John Wick: Chapter 4 (JW4) is easily the most ambitious entry in this kick-ass franchise. It’s a samurai-spaghetti western-gangster movie mashup guaranteed to thrill die-hard John Wick fans.
With anticipation for a new John Wick movie at an all-time high, one question keeps coming up: Is John Wick: Chapter 4 the best film in the series?
Well, that question isn’t so easy to answer.
It’s impressive how much this series has levelled up since its 2014 debut. Director Chad Stahelski conceived John Wick as a gritty New York crime flick and shot it on a paltry $20 million budget. Since then, it’s grown into a blockbuster action series taking place over multiple continents and starring a sprawling international cast.
John Wick worked so well because it told a tight, self-contained story that felt like part of a much larger world. The film’s intriguing mythology and colourful characters compensated for its modest budget and the plot’s relatively low stakes. Once John Wick became a hit, Stahelski finally cut loose and delivered the explosive action epics he had lacked the resources to shoot.
Much like Fast & the Furious titles, each new John Wick installment attempts to go bigger and bolder than its predecessors. And that’s how we ended up with the behemoth of a movie I’m writing about today.
JW4’s plot is as lean as one of John Wick’s tailored black suits.
The story picks up soon after John Wick: Chapter 3 – Parabellum, with John (Keanu Reeves) mending his wounds and plotting revenge against the High Table. Even though he’s obligated to serve these ruthless crime lords, it’s an uneasy alliance. The High Table view John like a rabid dog who will turn on them the first chance he gets.
John discovers a loophole that allows him to cut ties with the High Table by winning a duel with its senior member, the Marquis Vincent de Gramont (Bill Skarsgård). The Marquis understands he’s no match for Mr. Wick, so he blackmails a blind assassin named Caine (Donnie Yen) into fighting John on his behalf.
And to muck things up further, there’s a multi-million-dollar contract on John’s head. So, on top of everything else, the world’s top assassins are out to stop John from making it to the duel.
JW4 has a stacked cast who make the most of their limited screen time. The one exception is Skarsgård, whose Marquis is the franchise’s most forgettable villain yet.
Series staples Laurence Fishburne, Lance Reddick, and Ian McShane are once again pitch-perfect. They bring complexity and charm to minor characters who could easily come across as one-dimensional in a lesser actors’ hands.
Series newcomers Hiroyuki Sanada, Shamier Anderson, Rina Sawayama, and Scott Adkins make believable badasses who show they can hold their own in the John Wick universe. (Watching Adkins kick ass in a fat suit is one of 2023’s pure pleasures).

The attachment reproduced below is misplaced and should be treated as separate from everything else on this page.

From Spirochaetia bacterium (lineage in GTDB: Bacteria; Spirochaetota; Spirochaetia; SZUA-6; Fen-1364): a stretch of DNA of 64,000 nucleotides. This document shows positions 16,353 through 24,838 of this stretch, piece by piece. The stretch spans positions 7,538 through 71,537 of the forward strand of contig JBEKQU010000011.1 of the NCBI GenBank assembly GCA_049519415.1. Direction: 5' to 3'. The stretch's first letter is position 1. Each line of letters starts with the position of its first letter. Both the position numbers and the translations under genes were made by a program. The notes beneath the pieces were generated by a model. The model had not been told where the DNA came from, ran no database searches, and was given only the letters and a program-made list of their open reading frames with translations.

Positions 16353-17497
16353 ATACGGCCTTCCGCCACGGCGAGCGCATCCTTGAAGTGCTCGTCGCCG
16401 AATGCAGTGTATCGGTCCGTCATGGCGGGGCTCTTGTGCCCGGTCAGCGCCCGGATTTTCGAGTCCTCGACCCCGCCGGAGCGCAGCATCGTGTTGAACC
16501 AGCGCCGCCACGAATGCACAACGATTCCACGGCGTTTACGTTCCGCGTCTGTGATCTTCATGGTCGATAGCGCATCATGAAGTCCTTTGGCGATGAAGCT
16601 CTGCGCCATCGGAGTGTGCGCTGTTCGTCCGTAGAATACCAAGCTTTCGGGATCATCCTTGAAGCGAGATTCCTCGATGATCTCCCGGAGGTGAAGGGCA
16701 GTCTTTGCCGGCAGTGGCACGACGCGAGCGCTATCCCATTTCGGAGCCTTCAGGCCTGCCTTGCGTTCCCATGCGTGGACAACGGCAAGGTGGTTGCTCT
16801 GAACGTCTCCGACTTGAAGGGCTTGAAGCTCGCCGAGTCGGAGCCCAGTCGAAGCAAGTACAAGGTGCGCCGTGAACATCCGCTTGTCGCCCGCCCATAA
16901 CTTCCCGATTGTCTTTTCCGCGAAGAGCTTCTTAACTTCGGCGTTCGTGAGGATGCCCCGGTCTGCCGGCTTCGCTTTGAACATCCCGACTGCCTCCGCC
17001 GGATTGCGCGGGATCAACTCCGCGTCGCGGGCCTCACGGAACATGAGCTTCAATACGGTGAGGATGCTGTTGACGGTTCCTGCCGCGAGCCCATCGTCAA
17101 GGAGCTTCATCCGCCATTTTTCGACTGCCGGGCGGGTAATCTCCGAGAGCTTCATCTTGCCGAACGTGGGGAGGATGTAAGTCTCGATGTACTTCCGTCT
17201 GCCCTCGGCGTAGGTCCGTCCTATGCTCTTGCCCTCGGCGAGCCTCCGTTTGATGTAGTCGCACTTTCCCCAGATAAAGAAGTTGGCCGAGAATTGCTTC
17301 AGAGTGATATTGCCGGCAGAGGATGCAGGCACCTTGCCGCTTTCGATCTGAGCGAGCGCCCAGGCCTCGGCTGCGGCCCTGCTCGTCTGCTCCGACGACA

But of all the new additions, it’s action movie legend Donnie Yen who steals the show. Yen radiates movie star charisma, shining with the light of a thousand suns. Yen’s Caine is cool under pressure, lightning quick with his fists, and most impressively, a believable threat for New Jersey’s very own Baba Yaga.
JW4’s gallery of villains and anti-heroes isn’t cinema’s most well-rounded cast of characters, but they’re right at home in a stylish action flick. I would happily spend money to see them star in their own John Wick sequels, prequels, and spinoffs.
If you appreciate complex martial arts choreography like you’re an action movie sommelier, JW4 will leave you in the throes of punch-drunk ecstasy. Expect three hours of furious fistfights, stylish cinematography, and some of the industry’s best stunt performances.
The film’s heavy emphasis on violent spectacles will leave many people cold. The most thrilling action movies use action sequences to punctuate the story. But it feels like the reverse here. The plot exists only to string together a series of set pieces. JW4’s unruly length doesn’t help the issue. If shootouts and Kung Fu aren’t your cups of tea, you’re in for a mind-numbing hell.
To be clear, I’m not in that camp. I would be down to watch a five-hour cut of this film. But I also recognize that self-indulgence is a filmmaker’s worst enemy. And there’s no arguing that this three-hour barrage of bullets and broken bones isn’t full of itself. As much as I enjoyed this film, I know that it’s not the best version of a John Wick movie. But at least it’s in the ballpark.
And hey, I get it. JW4 isn’t Hamlet or Tár, and it’s not trying to be. It has “a very specific set of skills,” and the film demands you meet it on its terms. Stahelski invites viewers to watch an action legend do legendary $#!t. This film has style to spare, but any movie clocking in at three hours better also have a compelling emotional hook.
In John Wick, John fought for revenge. In the next two films he fought to survive. And now we’re at the point where he’s simply fighting not to die. As each installment’s budget went up, the emotional stakes diminished. JW4 lacks the strong emotional throughline that first drew fans to the series. The best version of one of these flicks will speak to my heart and my lizard brain. It shouldn’t be either or.
Stahelski set a high bar for John Wick: Chapter 4, and I’m impressed by the visceral thrills the film delivers. But as much as I enjoyed returning to John Wick’s world of secret societies and stylish assassins, I’ve never cared about them less.